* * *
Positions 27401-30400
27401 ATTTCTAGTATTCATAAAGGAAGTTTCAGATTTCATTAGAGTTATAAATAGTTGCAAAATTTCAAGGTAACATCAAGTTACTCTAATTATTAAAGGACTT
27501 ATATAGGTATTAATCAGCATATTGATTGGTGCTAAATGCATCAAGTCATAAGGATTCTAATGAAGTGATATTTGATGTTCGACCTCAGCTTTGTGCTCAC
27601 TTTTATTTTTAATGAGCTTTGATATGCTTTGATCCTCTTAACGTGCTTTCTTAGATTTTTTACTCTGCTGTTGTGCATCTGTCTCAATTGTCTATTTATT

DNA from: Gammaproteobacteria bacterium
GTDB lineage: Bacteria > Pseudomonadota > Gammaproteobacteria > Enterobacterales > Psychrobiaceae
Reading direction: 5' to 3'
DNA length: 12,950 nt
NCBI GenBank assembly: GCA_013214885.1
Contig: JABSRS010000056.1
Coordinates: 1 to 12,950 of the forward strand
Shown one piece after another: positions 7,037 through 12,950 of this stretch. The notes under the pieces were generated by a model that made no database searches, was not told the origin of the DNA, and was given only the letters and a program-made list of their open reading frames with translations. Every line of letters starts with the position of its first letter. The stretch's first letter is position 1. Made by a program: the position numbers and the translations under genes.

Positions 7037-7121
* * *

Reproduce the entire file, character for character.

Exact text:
Positions 27401-30400
27401 ATTTCTAGTATTCATAAAGGAAGTTTCAGATTTCATTAGAGTTATAAATAGTTGCAAAATTTCAAGGTAACATCAAGTTACTCTAATTATTAAAGGACTT
27501 ATATAGGTATTAATCAGCATATTGATTGGTGCTAAATGCATCAAGTCATAAGGATTCTAATGAAGTGATATTTGATGTTCGACCTCAGCTTTGTGCTCAC
27601 TTTTATTTTTAATGAGCTTTGATATGCTTTGATCCTCTTAACGTGCTTTCTTAGATTTTTTACTCTGCTGTTGTGCATCTGTCTCAATTGTCTATTTATT

DNA from: Gammaproteobacteria bacterium
GTDB lineage: Bacteria > Pseudomonadota > Gammaproteobacteria > Enterobacterales > Psychrobiaceae
Reading direction: 5' to 3'
DNA length: 12,950 nt
NCBI GenBank assembly: GCA_013214885.1
Contig: JABSRS010000056.1
Coordinates: 1 to 12,950 of the forward strand
Shown one piece after another: positions 7,037 through 12,950 of this stretch. The notes under the pieces were generated by a model that made no database searches, was not told the origin of the DNA, and was given only the letters and a program-made list of their open reading frames with translations. Every line of letters starts with the position of its first letter. The stretch's first letter is position 1. Made by a program: the position numbers and the translations under genes.

Positions 7037-7121